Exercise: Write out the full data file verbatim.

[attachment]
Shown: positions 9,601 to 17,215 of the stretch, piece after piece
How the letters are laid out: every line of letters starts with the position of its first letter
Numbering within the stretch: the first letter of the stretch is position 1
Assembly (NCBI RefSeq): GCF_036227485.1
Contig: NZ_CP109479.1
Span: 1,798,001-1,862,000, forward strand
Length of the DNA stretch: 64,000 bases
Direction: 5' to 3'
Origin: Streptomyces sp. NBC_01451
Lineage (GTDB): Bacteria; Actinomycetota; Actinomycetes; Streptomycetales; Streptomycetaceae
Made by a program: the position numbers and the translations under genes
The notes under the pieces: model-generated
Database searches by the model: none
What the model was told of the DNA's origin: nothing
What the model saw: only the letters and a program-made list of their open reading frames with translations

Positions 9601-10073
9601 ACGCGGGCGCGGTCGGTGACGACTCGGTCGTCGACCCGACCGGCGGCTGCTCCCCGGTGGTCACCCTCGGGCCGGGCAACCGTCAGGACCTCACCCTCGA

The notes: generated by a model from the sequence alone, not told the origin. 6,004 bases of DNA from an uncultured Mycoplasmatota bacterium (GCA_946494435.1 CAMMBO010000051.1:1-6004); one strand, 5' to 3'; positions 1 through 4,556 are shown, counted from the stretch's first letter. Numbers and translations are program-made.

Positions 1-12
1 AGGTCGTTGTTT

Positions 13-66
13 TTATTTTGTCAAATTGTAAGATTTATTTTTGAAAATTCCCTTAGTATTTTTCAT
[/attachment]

Shown: positions 9,601 to 17,215 of the stretch, piece after piece
How the letters are laid out: every line of letters starts with the position of its first letter
Numbering within the stretch: the first letter of the stretch is position 1
Assembly (NCBI RefSeq): GCF_036227485.1
Contig: NZ_CP109479.1
Span: 1,798,001-1,862,000, forward strand
Length of the DNA stretch: 64,000 bases
Direction: 5' to 3'
Origin: Streptomyces sp. NBC_01451
Lineage (GTDB): Bacteria; Actinomycetota; Actinomycetes; Streptomycetales; Streptomycetaceae
Made by a program: the position numbers and the translations under genes
The notes under the pieces: model-generated
Database searches by the model: none
What the model was told of the DNA's origin: nothing
What the model saw: only the letters and a program-made list of their open reading frames with translations

Positions 9601-10073
9601 ACGCGGGCGCGGTCGGTGACGACTCGGTCGTCGACCCGACCGGCGGCTGCTCCCCGGTGGTCACCCTCGGGCCGGGCAACCGTCAGGACCTCACCCTCGA

The notes: generated by a model from the sequence alone, not told the origin. 6,004 bases of DNA from an uncultured Mycoplasmatota bacterium (GCA_946494435.1 CAMMBO010000051.1:1-6004); one strand, 5' to 3'; positions 1 through 4,556 are shown, counted from the stretch's first letter. Numbers and translations are program-made.

Positions 1-12
1 AGGTCGTTGTTT

Positions 13-66
13 TTATTTTGTCAAATTGTAAGATTTATTTTTGAAAATTCCCTTAGTATTTTTCAT